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Sand Fleas & Dogs

| Updated September 26, 2017

Although they are called fleas, sand fleas are not insects. Rather, they are crustaceans that live at the beach and in other sandy areas. Several kinds of sand fleas of varying sizes exist. Sand fleas can hop like dog fleas, but they also burrow through the sand in which they live. Repelling and killing sand fleas is different from repelling and killing dog fleas, as they are not affected by collars, baths or spot-on insecticides with the same degree of success as common dog fleas.

Sand Fleas

True sand fleas are harmless creatures. They do not live on your pet or in your home. However, a species of insect called the Tunga penetrans, burrowing flea or chigoe flea is often mislabeled a sand flea. This kind of sand flea is indeed an insect that lives in sand, typically moist sand. It is called the burrowing flea because the female of the species burrows under the skin of the host, where she will lay her eggs. The chigoe flea is found on the American continent from Mexico to northern Argentina, where it is primarily restricted to impoverished areas. Dogs are considered "important animal reservoirs" in the spread of this insect, as they can be infested with dozens of sand fleas.

Sand Flea Hazards

All chigoe fleas, whether male or female, will feed on the host that they inhabit. However, it is the female of the species that can cause the most damage. Because they cannot jump very high, sand fleas typically will inhabit the host's feet or lower legs, burrowing under exposed skin to gather nourishment. This behavior means that they usually will be found infesting a dog's paw pads. This infestation will result in:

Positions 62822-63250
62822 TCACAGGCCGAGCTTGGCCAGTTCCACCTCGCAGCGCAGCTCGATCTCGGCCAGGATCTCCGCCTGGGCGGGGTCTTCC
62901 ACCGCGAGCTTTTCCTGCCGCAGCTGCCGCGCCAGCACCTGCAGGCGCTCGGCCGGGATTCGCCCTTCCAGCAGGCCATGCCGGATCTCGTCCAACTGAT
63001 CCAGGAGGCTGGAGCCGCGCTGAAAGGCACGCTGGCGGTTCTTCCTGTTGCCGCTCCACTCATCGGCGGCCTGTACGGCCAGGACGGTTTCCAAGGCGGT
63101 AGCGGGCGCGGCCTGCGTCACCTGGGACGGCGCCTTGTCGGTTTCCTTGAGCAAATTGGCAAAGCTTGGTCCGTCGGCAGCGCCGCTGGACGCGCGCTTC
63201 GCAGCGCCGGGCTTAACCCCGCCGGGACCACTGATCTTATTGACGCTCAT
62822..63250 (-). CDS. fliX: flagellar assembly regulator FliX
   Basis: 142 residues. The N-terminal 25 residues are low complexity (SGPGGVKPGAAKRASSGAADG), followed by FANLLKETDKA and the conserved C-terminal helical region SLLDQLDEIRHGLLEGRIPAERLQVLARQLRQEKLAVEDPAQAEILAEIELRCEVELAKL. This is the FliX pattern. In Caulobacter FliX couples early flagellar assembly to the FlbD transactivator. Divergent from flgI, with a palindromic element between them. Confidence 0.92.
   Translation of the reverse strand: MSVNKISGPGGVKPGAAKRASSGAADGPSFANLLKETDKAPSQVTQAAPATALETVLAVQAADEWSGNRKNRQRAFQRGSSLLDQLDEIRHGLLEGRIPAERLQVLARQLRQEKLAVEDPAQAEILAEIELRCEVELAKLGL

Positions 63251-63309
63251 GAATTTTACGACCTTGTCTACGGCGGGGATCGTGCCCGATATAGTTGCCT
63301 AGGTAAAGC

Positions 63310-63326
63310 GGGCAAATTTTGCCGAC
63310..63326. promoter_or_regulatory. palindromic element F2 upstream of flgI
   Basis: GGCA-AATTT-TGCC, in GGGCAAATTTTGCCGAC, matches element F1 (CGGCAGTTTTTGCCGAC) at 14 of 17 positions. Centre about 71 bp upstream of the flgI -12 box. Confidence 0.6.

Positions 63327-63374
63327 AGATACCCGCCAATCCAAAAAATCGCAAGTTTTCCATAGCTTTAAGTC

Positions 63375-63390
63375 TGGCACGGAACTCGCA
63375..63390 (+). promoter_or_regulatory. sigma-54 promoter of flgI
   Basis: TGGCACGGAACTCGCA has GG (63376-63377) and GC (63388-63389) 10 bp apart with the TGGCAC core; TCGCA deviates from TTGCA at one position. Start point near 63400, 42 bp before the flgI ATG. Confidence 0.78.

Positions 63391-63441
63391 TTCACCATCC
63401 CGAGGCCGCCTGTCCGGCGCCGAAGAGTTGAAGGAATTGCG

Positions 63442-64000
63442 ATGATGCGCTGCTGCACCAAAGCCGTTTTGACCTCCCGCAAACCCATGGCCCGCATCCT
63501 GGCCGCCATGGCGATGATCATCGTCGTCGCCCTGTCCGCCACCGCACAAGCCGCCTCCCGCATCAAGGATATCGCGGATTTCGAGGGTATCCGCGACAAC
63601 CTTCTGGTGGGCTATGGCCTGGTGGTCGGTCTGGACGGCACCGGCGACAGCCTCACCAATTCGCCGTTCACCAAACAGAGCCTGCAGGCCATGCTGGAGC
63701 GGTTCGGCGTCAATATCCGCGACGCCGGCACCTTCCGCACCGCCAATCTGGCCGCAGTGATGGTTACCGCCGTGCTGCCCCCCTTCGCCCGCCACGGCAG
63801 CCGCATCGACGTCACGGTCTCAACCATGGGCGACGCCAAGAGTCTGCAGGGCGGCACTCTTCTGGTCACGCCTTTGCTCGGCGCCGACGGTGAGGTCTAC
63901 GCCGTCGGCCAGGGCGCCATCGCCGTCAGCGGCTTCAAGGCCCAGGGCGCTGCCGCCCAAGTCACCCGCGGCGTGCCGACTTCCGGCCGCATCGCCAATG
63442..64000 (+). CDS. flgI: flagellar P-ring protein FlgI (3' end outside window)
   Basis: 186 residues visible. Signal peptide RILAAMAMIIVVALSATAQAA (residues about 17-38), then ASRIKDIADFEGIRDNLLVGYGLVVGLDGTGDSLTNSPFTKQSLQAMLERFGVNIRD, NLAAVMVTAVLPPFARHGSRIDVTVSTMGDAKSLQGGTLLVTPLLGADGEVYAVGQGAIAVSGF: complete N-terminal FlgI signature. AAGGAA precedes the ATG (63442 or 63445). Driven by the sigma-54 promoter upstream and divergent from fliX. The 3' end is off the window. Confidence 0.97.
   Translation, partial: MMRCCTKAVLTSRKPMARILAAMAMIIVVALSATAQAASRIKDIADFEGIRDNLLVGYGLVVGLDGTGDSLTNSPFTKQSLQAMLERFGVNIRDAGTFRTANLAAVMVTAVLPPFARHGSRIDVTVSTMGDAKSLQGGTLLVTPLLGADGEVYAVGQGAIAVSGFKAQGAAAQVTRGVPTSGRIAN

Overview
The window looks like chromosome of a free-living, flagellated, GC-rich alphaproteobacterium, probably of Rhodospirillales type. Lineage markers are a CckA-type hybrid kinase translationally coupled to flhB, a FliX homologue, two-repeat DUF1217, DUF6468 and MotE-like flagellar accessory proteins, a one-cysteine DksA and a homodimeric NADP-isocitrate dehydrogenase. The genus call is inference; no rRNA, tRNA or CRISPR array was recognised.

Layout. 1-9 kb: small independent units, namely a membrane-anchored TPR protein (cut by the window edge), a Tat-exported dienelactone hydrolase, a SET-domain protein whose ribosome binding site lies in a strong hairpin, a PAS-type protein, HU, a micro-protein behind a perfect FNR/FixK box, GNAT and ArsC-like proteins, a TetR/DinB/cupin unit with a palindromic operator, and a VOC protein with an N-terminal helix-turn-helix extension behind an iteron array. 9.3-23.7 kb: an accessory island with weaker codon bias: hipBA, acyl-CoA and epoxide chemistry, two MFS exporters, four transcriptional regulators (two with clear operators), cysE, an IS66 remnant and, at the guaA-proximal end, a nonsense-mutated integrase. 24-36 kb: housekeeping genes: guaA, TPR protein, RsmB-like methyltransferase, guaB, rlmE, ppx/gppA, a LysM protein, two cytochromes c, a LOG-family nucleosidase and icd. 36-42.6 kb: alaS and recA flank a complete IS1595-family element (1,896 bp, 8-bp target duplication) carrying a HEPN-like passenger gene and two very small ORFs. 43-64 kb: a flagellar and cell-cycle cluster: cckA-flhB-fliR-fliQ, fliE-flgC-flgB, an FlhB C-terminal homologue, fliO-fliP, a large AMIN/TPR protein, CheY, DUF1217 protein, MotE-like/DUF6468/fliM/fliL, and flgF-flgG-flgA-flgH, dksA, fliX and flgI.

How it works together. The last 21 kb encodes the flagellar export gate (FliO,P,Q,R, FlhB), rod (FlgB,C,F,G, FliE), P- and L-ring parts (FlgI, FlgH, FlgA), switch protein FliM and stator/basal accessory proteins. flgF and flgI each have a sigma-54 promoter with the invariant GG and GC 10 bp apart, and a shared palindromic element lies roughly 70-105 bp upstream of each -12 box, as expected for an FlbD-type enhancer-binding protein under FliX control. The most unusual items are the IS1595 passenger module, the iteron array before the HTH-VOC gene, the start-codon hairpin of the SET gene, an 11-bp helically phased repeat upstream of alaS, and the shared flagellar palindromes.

• Black dots that appear on the dog's skin
  • Intense itching
  • Skin lesions
  • Sloughing skin

Preventing Sand Flea Infestation

Chigoe flea infestation is uncommon in the United States. Most reports of tungiasis in the United States come from individuals who traveled to high-risk areas and were infected in those areas. Chigoe flea infestation is prevented in two steps:

  • The dog's environment is treated with insecticides to reduce the flea population.
  • The flea is prevented from burrowing into the dog's flesh. 

It is suggested that human beings who frequent areas known to be infested with chigoe fleas avoid walking barefoot or in open-toed shoes. It is possible that booties that cover all of the dog's paw pads might reduce or prevent the chigoe fleas' ability to burrow into the dog's feet. However, because wearing closed-toed shoes is not an infallible means of preventing infestation in humans, it is to be assumed that booties are not an infallible means of preventing infestation in dogs.

Treating Sand Flea Infestation

Chigoe flea infestation is self-limiting; that is, the female flea will die after a period of about 17 days, after which the host is no longer infested. However, infestation can become severe if left untreated and, if left to mature in the environment, other fleas will re-infest the host. Treatment consists of the removal of the embedded flea using forceps or a needle. Surgery might be required to remove deeply embedded fleas. Fleas may also be suffocated by using petroleum jelly to cover the opening through which they breathe; however, the flea must be removed. Once the dog is free of embedded fleas, he is treated with both topical and systemic antibiotics to prevent illness.